This section is dedicated to understanding more about the Coronavirus and its impacts on our practice. Thank you for being a patient all these years and God bless.

Praise be to God that you are here today!  We are so thankful to finally be moving away from this terribly difficult time and tragic loss of life at the hands of the coronavirus.  We would not be here today without the grace of God and the hard work of so many.  We at Thomas Family dentist would like to thank President Trump and Governor Carney for their leadership at this time; having to make difficult decisions with limited information and in the face of tremendous adversity.  We would like to thank the tireless work of the CDC, Delaware Department of Public Health, and all of our scientists and researchers working to learn more about this terrible virus, its effects, and how to overcome.  We would like to thank all our hospital workers from physicians, nurses, sanitation crews,  food service prep, and maintenance staff along with first responders: paramedics, police, fire, etc. for putting themselves and their loved ones on the line for our benefit.  And finally for all those that continued to work and provide us with essential services, especially those in the food industry from farmers, to food processors, to those in transportation, our grocery stores, restaurants, and those delivering food to those that could not leave their homes.  From all of us here at Thomas Family Dentist, thank you all for everything you have done.  You have been an inspiration to us all and we pray for your strength and good health.  We have all been touched by this disease and many of us have lost friends, family, and loved ones.  We pray for their souls and the lives of those still here on Earth.  

“COVID-19 is caused by a coronavirus called SARS-CoV-2. Coronaviruses are a large family of viruses that are common in people and may different species of animals, including camels, cattle, cats, and bats.  Rarely, animal coronaviruses can infect people and then spread between people. This occurred with MERS-CoV and SARS-CoV, and now with the virus that causes COVID-19. The SARS-CoV-2 virus is a betacoronavirus, like MERS-CoV and SARS-CoV. All three of these viruses have their origins in bats. The sequences from U.S. patients are similar to the one that China initially posted, suggesting a likely single, recent emergence of this virus from an animal reservoir. However, the exact source of this virus is unknown.”

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“The virus that causes COVID-19 is thought to spread mainly from person to person, mainly through respiratory droplets produced when an infected person coughs or sneezes. These droplets can land in the mouths or noses of people who are nearby or possibly be inhaled into the lungs. Spread is more likely when people are in close contact with one another (within about 6 feet).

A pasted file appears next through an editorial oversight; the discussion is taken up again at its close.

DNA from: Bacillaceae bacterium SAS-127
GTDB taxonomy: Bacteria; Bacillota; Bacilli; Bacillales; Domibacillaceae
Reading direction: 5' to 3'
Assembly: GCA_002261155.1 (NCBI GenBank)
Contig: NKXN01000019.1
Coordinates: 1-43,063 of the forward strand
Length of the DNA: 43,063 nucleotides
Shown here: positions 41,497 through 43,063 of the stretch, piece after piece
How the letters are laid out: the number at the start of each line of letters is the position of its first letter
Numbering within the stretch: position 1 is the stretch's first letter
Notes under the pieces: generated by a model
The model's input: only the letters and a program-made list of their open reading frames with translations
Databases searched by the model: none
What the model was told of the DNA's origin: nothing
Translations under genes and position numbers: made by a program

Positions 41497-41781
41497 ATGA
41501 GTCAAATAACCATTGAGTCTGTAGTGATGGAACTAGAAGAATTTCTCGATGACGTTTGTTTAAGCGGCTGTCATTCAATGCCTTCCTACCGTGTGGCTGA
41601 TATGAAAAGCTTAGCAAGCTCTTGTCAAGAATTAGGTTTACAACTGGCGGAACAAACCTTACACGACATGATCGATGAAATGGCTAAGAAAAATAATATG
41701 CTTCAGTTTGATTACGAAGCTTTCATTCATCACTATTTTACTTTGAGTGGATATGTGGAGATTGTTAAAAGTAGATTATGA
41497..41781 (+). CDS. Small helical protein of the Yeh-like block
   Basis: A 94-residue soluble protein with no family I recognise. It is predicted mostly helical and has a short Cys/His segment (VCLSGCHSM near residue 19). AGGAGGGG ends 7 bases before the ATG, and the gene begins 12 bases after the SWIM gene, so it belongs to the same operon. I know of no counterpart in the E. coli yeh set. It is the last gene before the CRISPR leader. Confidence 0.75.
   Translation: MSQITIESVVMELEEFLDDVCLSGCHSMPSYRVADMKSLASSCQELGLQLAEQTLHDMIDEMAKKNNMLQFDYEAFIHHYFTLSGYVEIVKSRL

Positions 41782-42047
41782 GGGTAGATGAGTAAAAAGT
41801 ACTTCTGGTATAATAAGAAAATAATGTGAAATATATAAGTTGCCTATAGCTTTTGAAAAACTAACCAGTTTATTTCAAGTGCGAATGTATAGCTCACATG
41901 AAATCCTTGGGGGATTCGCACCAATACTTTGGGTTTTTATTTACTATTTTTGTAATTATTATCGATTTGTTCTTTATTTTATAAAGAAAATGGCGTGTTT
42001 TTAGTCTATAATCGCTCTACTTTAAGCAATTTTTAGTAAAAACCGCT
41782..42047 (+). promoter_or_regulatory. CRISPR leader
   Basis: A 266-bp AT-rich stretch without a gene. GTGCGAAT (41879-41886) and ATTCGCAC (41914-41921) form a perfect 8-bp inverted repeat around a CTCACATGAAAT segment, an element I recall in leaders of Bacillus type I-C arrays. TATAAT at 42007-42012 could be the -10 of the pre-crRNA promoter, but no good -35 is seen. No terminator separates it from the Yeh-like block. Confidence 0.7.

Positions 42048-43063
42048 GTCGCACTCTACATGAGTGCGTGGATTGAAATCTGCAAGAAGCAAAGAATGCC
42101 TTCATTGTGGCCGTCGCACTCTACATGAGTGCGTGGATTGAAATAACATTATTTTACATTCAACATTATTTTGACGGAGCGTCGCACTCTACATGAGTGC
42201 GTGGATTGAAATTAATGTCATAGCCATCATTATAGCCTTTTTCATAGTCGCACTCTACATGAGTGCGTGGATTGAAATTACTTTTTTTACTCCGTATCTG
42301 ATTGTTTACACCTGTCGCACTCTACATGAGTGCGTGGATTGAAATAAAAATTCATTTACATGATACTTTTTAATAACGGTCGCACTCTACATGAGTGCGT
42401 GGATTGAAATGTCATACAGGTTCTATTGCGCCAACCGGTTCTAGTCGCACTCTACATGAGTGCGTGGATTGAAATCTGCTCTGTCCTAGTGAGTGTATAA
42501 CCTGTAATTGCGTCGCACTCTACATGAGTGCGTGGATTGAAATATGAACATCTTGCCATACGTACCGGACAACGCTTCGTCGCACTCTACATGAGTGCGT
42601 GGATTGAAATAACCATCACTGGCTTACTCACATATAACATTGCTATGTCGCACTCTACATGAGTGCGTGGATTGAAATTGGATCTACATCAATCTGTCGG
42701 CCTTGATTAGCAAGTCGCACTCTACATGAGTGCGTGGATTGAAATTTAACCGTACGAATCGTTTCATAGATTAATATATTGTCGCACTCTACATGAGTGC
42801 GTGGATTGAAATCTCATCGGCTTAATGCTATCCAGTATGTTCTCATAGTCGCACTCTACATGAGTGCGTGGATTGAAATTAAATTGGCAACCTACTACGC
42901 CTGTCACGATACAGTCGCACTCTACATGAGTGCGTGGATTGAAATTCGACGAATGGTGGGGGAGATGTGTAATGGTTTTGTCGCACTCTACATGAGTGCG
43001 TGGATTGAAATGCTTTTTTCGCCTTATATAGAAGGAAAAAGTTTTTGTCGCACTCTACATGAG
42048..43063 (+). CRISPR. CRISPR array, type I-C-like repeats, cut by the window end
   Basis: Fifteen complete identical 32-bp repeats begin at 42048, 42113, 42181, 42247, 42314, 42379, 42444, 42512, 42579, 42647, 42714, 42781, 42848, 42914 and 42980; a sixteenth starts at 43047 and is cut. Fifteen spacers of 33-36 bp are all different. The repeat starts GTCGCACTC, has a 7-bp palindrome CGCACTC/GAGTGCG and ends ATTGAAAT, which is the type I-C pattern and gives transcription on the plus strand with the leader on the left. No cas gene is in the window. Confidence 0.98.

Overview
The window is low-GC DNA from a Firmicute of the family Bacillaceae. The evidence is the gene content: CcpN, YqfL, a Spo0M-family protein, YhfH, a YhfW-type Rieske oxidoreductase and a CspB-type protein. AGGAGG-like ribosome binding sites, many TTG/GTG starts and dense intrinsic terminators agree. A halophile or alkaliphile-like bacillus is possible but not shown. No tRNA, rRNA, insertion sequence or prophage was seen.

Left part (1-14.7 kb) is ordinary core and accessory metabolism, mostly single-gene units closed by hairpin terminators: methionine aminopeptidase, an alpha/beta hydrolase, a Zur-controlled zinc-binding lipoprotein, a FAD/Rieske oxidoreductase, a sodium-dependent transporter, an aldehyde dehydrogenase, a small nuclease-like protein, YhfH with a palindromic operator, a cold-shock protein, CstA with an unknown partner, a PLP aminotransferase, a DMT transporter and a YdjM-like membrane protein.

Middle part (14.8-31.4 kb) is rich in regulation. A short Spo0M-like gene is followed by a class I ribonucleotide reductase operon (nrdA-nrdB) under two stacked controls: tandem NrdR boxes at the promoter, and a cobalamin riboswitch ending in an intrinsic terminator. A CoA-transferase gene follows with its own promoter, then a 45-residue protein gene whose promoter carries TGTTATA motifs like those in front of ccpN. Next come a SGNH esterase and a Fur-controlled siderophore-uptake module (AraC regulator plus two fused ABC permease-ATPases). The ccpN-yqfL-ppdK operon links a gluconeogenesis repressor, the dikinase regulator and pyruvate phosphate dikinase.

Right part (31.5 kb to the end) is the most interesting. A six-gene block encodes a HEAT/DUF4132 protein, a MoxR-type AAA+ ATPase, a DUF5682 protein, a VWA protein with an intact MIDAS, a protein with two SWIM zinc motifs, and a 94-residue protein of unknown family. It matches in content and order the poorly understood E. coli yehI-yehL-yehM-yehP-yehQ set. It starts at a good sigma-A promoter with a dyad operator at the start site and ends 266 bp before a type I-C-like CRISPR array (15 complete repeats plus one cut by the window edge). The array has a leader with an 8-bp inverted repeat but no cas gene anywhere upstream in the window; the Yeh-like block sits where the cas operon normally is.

COVID-19 seems to be spreading easily and sustainably in the community (“community spread”) in many affected geographic areas. Community spread means people have been infected with the virus in an area, including some who are not sure how or where they became infected.”

People with COVID-19 have had a wide range of symptoms reported – ranging from mild symptoms to severe illness.

These symptoms may appear 2-14 days after exposure to the virus:

  • Fever
  • Cough
  • Shortness of breath or difficulty breathing
  • Chills
  • Repeated shaking with chills
  • Muscle pain
  • Headache
  • Sore throat
  • New loss of taste or smell

“COVID-19 is a new disease and there is limited information regarding risk factors for severe disease. Based on currently available information and clinical expertise, older adults and people of any age who have serious underlying medical conditions might be at higher risk for severe illness from COVID-19.

Based on what we know now, those at high-risk for severe illness from COVID-19 are:

People of all ages with underlying medical conditions, particularly if not well controlled, including:

  • People with chronic lung disease or moderate to severe asthma
  • People who have serious heart conditions
  • People who are immunocompromised
    • Many conditions can cause a person to be immunocompromised, including cancer treatment, smoking, bone marrow or organ transplantation, immune deficiencies, poorly controlled HIV or AIDS, and prolonged use of corticosteroids and other immune weakening medications
  • People with severe obesity (body mass index [BMI] ≥40)
  • People with diabetes
  • People with chronic kidney disease undergoing dialysis
  • People with liver disease”